Weekly Briefing: PE generates £137bn of UK GDP, JP Morgan acquires First Republic & UK Govt. borrowing is lower than expected
In this week’s briefing, we discuss the news that UK Government borrowing between April 2022 and April 2023 was £12.8bn lower than expected, despite helping consumers with the recent energy crisis. On a global scale, JP Morgan has acquired the majority of First Republic Bank, further cementing JP Morgan’s position as the largest lender in the US. In other news, more than 1,000 new investors have committed to the United Nations Principles for Responsible Investment (PRI), solidifying the data indicating that impact investing is further growing in scale.
Government borrowing between April 2022 and April 2023 lower than expected, despite energy crisis
- The UK government borrowed less than expected in the financial year ending in April 2023, despite spending heavily on energy bills support and facing higher borrowing costs. The lower level of borrowing was largely due to better-than-expected economic performance.
- Borrowing was estimated at £139.2bn for the year, lower than the £152bn predicted by the Office for Budget Responsibility. This will give the Chancellor more room to “cut taxes or raise spending ahead of the next general election”, said Ruth Gregory of Capital Economics.
- When the government borrows less money, it has more fiscal space to invest in public services, such as healthcare, education, and infrastructure. This can lead to improved economic growth and productivity, as well as better living standards for the population.
- Furthermore, when the government borrows less money, it reduces the burden of debt that future generations will have to bear. This can help to ensure the long-term sustainability of the country's public finances and reduce the risk of a debt crisis.
- However, borrowing costs remain relatively high and the UK is set to be one of the worst performing major economies in the world this year, according to the International Monetary Fund.
- The ONS said public sector net debt at the end of March 2023 was £2.53tn, equivalent to around 99.6% of the value of the whole UK economy and a level not seen since the early 1960s. As a result, Chancellor Jeremy Hunt aims to “get debt falling” as a share of GDP by five years' time.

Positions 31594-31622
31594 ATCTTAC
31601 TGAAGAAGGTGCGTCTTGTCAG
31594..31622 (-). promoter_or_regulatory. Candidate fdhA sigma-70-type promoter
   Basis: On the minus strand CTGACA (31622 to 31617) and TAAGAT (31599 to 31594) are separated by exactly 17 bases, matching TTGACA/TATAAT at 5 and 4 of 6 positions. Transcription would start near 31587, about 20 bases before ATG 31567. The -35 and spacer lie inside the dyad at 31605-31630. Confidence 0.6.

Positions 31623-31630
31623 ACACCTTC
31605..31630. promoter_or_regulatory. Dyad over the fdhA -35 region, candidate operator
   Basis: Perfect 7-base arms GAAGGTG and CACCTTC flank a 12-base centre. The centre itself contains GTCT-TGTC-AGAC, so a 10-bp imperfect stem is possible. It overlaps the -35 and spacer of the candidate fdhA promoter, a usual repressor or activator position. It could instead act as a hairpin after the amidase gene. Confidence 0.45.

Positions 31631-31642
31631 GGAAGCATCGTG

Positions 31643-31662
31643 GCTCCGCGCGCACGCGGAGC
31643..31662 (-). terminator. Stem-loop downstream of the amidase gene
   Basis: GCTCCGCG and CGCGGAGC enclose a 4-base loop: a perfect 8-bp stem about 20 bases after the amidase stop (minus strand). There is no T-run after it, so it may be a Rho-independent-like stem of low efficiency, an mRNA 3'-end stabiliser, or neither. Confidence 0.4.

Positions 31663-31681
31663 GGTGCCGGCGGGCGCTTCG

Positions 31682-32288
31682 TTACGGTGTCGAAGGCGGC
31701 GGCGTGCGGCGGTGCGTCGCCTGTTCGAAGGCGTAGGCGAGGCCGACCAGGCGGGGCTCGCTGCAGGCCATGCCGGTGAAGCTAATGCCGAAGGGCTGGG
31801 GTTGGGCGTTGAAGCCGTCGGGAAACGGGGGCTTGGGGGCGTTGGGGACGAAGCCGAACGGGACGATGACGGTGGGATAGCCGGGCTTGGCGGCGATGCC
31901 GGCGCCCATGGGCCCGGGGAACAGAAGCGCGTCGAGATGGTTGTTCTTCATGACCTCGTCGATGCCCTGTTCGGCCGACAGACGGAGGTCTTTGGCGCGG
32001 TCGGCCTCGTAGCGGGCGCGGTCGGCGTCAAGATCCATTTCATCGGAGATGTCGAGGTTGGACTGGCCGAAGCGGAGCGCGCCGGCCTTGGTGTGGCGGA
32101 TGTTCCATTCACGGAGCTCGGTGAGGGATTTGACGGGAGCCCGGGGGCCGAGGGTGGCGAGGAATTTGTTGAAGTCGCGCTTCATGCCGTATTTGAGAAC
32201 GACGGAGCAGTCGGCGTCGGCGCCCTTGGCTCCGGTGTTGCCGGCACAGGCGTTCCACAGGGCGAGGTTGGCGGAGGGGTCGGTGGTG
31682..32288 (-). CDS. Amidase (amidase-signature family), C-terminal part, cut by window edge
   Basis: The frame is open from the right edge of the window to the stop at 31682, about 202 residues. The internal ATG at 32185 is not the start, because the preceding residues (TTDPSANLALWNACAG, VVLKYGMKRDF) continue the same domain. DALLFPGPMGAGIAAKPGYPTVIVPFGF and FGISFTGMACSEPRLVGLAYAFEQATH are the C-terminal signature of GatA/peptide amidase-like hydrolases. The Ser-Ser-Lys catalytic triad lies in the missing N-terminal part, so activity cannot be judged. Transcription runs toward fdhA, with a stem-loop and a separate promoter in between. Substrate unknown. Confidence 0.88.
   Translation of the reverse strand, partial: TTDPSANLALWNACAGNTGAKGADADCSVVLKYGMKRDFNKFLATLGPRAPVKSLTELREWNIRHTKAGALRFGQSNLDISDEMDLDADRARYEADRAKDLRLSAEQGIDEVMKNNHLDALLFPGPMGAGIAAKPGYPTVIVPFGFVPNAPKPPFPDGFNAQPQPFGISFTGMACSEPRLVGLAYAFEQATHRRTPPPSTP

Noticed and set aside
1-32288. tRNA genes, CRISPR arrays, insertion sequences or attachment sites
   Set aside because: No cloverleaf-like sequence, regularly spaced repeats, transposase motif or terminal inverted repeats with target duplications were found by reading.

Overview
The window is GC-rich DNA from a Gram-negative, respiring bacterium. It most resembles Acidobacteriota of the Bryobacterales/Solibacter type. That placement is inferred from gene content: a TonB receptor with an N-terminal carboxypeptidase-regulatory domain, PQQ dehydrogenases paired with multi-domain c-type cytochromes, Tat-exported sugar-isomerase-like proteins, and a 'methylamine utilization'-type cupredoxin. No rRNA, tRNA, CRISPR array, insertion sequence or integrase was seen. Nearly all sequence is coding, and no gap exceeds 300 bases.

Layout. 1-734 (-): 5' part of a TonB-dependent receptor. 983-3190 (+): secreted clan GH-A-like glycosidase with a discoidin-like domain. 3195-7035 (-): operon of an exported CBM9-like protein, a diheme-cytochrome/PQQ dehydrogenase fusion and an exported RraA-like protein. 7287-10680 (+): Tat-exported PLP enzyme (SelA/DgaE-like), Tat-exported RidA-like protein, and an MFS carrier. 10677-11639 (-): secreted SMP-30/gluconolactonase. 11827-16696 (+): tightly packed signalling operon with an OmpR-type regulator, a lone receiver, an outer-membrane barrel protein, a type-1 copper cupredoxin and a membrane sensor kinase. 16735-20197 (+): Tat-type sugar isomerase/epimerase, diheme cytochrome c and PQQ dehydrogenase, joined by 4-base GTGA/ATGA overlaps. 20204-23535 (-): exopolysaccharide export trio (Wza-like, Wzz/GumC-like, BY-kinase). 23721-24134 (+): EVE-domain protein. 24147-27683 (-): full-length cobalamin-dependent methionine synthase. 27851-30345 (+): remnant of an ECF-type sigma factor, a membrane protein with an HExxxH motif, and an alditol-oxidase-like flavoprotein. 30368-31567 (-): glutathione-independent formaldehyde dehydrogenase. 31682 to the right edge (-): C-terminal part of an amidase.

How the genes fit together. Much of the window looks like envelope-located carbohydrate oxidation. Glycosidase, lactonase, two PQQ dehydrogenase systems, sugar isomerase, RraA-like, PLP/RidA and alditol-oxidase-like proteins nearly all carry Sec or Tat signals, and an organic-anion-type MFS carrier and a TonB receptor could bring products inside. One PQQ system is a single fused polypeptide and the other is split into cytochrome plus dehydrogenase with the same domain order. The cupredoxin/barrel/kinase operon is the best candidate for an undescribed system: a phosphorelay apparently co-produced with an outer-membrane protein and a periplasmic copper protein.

JP Morgan acquires majority of failed First Republic Bank
- JP Morgan has won a competitive bid to take over the majority of First Republic Bank – a regional commercial bank and wealth management service provider headquartered in San Francisco.
- The £8.5bn deal was hurriedly brokered by US regulators after First Republic was temporarily taken over by the Federal Deposit Insurance Corporation (FDIC).
- The regulator is providing $50bn of financing and promising to share loan losses as part of a deal that further cements JP Morgan’s position as the largest lender in the US.
- First Republic experienced difficulties after customers recently withdrew more than $100bn in deposits following the collapse of Silicon Valley Bank (SVB), marking the second largest bank failure in US history.
UK tax update
Taxpayers given more time for voluntary National Insurance contributions
- The government has extended the voluntary National Insurance deadline to 31 July 2023 to give taxpayers more time to fill gaps in their National Insurance record and help increase the amount they receive in State Pension.
- This comes after members of the public voiced concern over the previous deadline of 5th April 2023.
- Thousands of taxpayers with incomplete years in their National Insurance record could be financially better off in their retirement if they make voluntary payments to top up any incomplete or missing years.
- Eligible taxpayers can find out how to check their National Insurance record, obtain a State Pension forecast, decide if making a voluntary National Insurance contribution is worthwhile for them and their pension, and how to make a payment on GOV.UK (taxpayers can check their National Insurance record via the HMRC app or their Personal Tax Account).
Over 1,000 additional investors commit to the United Nations Principles for Responsible Investment (PRI)
- The United Nations Principles for Responsible Investment (PRI) is a global initiative that aims to encourage responsible investing practices by institutional investors.
- In 2022, 1,069 additional investors committed to the PRI, increasing the total number of signatories to 4,167 and demonstrating the growing trend of investors adopting responsible investment practices.
- Moreover, the number of asset owners that became PRI signatories increased by 88 in 2022, bringing the total to 681. This suggests that institutional investors are increasingly interested in aligning their investments with sustainability goals and are integrating environmental, social, and governance (ESG) factors into their investment decision-making processes.